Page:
> primarily because of the head-clogging issues I've heard reported.

Instead,
> I got a Canon i9100, which I love. It's wide-carriage, like the 2200, and
> produces extremely high-quality photos. I got mine for around $525 from


Interesting. The 2200 is the one Espon printer I've never heard *any*
"head-clogging" complaints about, nor have I experienced this problem and
I've [very] occassionally left it unused for a month or so at a time. FWIW,
the 2200 caps the print head when it's parked, unlike earlier models.
Additionally, it automatically runs a cleaning cycle when you first print
after a long interval of non-use.

I dunno, but I think you "heard" wrong.




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Bill Hilton
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      10-12-2003
>>> I rejected the 2200,
>>> primarily because of the head-clogging issues


>> I've had my 2200 for about 15 months and never once had clogging
>> problems.



>From: "PTRAVEL" (E-Mail Removed)
>
>I've heard that the clogging issues are a function of how often you use your
>printer.


I'm sure there's a lot of truth to that for the earlier models (the other two
causes often mentioned are 3rd party inks and not parking the heads properly at
power-down), but Epson seems to have fixed the problem with the UltraChrome
inks used on the 2200. At least I've never heard of any one experiencing
problems, and I've left mine off for weeks at a time.

Most all of the people who mention clogging as a 2200 problem are people who
don't own the printer and are repeating things relevant to earlier models, I
think.

>My understanding is the 2200 can be quite slow
>and is rather expensive to operate, at least as compared to the i9100.


The S9000 and i9100 have a large number of nozzles (over 3,000?) and do indeed
print a lot faster than the Epsons. I'm not so sure about consumables ... ink
cost for the 2200 is generally around $1.50 per 8x10" print and the paper costs
vary by type, ranging from 30 cents for Enhanced Matte, 70 cents for Luster, 85
cents for Semi-Gloss and $1.65 for Somerset Velvet Fine Art Paper (at least
where I buy mine). I thought the Canon premium photo paper was about the same
as Semi-Gloss or higher? Anyway, the 2200 is certainly cheap compared to wet
prints of comparable quality.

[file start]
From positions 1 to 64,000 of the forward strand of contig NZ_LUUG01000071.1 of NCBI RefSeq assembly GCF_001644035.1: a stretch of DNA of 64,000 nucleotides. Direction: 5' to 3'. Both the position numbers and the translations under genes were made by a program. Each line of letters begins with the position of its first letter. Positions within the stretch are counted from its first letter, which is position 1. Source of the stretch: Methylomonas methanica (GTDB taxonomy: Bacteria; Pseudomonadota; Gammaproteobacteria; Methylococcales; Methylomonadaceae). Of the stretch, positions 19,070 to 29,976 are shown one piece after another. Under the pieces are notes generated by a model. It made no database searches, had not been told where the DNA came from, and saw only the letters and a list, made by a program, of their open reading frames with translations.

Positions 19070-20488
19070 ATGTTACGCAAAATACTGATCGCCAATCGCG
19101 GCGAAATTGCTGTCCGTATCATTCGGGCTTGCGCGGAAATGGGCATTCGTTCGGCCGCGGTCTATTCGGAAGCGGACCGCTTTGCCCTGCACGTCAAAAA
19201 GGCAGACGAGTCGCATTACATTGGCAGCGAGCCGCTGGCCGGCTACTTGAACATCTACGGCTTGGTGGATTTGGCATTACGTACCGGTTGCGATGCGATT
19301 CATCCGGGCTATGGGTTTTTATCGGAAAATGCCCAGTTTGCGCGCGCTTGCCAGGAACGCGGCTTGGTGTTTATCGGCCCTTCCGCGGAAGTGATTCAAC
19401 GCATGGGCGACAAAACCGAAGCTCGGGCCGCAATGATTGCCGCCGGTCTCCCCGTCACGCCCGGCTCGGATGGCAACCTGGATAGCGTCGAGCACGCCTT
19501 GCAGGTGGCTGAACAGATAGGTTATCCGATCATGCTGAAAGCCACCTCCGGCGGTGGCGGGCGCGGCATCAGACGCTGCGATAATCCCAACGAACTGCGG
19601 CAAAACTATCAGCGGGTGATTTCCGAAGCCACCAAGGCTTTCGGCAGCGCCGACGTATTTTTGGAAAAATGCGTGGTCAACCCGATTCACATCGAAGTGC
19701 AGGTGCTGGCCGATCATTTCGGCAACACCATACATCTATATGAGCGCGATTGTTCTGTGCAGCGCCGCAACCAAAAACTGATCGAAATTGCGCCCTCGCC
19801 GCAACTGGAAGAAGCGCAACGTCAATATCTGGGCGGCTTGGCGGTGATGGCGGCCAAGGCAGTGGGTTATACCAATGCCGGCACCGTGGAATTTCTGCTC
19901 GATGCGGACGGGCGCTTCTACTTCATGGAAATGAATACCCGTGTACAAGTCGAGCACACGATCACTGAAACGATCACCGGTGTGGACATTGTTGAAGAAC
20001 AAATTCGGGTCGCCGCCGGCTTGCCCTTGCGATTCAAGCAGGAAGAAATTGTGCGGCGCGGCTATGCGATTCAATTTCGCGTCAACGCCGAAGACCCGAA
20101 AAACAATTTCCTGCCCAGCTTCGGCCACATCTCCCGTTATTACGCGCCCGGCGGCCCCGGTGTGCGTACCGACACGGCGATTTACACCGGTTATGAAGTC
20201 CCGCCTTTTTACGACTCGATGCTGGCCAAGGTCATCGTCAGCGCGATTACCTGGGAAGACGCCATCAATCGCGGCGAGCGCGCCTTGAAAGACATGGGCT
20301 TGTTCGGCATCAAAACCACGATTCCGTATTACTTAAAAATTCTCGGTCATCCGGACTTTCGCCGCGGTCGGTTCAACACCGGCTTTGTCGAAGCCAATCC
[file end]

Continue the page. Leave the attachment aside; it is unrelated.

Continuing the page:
>The bottom line, though, is anyone would be well-served with either printer.


Personally I think the i9100 competes directly with the Epson 1280, and the
2200 is in a different class, meant for those who need extra long print life.
I've always bought Epson (Stylus Photo, EX, 1280, 2200 are ones I've owned and
I'm sure I'll buy a 4000 when it's available) because they are always first to
market and HP and Canon don't bring out competing products until a year or two
later (I think the S9000 came out 2 years after the Epson 1270 and a year after
the 1280, for example, and the i9100 a year after that, and there's still no
direct competition for the 2200's pigment inks).

I think if I were buying a dye ink printer today I'd probably get the i9100
instead of the 1280 (which is to say I agree with you on the i9100), but I
still prefer the 2200 to either because of the multiple papers and the longer
print life.

Bill


 
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Bill Hilton
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      10-12-2003
>From: "PTRAVEL" (E-Mail Removed)

>My understanding is the 2200 can be quite slow ...


My wife was just printing out a series of 8x10's @ 360 ppi on Luster paper and
I timed three of them to see just how long it takes ... 4:09 to 4:44 were the
actual print times (~ 30 Mbyte files printed at 1,440 dpi via USB 2). I think
the i9100 is a lot faster than this, but under 5 minutes isn't that long to
wait to me. (Note there are three different ports available, USB 2, Firewire
or Parallel, and the Parallel port is about 4x slower than the other two).

Bill


 
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George Kerby
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      10-12-2003
On 10/12/03 5:42 PM, in article
(E-Mail Removed), "Bill Hilton"
<(E-Mail Removed)> wrote:

>> From: "PTRAVEL" (E-Mail Removed)

>
>> My understanding is the 2200 can be quite slow ...

>
> My wife was just printing out a series of 8x10's @ 360 ppi on Luster paper and
> I timed three of them to see just how long it takes ... 4:09 to 4:44 were the
> actual print times (~ 30 Mbyte files printed at 1,440 dpi via USB 2). I think
> the i9100 is a lot faster than this, but under 5 minutes isn't that long to
> wait to me. (Note there are three different ports available, USB 2, Firewire
> or Parallel, and the Parallel port is about 4x slower than the other two).
>
> Bill
>
>

You know how ridiculous complaining about waiting five minutes for a *color*
8" x 10" would have sounded 12 to 15 years ago? A *b/w* 8" x 10" from the
darkroom would have been at least a half-hour, that is, if you had a print
dryer that would have cost you more than a good color inkjet printer today.
My, how times have changed...